Completed in 1984, the National Library of Bhutan is also technically a Buddhist temple; it had to be consecrated in order to house the religious texts that make up most of the collection. The structure is intended to integrate the three aspects of Buddha and his teachings: the physical represented by statues and paintings, the speech represented by books and printing blocks, and the heart represented by the eight small bowls found on the shrine on the first floor.

The library is home to about 6,100 Tibetan and Bhutanese books, manuscripts and xylographs, and about 9000 printing boards and wood printing blocks. While the collection isn’t massive, it is home to one of the largest collections of Buddhist literature in the world.

6. Grand People’s Study House, North Korea

Images courtesy of Flickr users John Pavelka and gadgetdan.

The Study House was completed 1982 in honor of Kim Il-Sung’s 70th birthday and features an amazing 600 rooms with capacity for 30 million books. Of course, being housed in North Korea, foreign publications are only available with special permission, so it will probably be a while before all the shelves are full.

7. Nakanoshima Library, Japan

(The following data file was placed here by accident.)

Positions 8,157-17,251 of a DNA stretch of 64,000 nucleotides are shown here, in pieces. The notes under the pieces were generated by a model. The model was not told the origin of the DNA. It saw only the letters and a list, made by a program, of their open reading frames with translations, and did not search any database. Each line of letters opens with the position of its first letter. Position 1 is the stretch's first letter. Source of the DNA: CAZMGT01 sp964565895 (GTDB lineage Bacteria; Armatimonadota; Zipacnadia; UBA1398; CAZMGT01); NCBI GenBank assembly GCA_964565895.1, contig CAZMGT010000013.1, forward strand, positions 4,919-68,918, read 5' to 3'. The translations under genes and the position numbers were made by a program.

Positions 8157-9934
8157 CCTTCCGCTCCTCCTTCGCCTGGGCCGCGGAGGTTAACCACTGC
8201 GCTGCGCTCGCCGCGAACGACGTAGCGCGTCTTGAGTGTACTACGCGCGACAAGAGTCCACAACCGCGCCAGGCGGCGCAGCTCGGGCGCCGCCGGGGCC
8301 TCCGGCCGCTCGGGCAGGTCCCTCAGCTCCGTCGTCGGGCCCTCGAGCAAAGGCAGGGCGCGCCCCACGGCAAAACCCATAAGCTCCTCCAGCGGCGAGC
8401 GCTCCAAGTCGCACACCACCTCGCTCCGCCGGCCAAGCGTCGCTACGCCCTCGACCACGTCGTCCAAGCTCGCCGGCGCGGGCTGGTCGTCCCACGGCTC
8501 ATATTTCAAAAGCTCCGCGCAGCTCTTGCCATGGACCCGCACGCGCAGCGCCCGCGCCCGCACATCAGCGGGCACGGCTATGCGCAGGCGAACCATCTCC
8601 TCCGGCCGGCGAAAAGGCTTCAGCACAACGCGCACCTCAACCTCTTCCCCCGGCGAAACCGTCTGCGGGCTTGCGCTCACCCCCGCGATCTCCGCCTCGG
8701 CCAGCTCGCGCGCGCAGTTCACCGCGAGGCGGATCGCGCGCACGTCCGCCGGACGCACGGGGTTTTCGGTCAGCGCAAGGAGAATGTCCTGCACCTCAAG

Image courtesy Flickr users hetgallery of and muzina_shanghai.

This Neo-Baroque design might not be something you’d immediately associate with Japan, but the 1904 Nakanoshima Library actually fits in quite well in Osaka, as the area has quite a few other stone-walled buildings with similar architecture. This building, complete with a copper roof dome (not visible in the exterior image above), is certainly one of the most stunning.

8. Beitou Library, Taiwan

Images courtesy of Flickr user JAQ's PhotoStorage.

While this attractive building might not be the most beautiful one on this list, it is undeniably the most eco-friendly and the most modern. The slanted roof collects moisture from humidity and rain, and then recycles it for the restrooms and gardens. The Beitou Library has also been fitted with solar panels and deep-set and latticed windows to reduce energy use. The building was the first to achieve a diamond rating under the government’s new eco-friendliness rating system.

This list is not exhaustive, of course. There are probably hundreds we couldn't mention here. Do any of you have pictures of great libraries in Asia? Leave a comment with a link so we can check them out!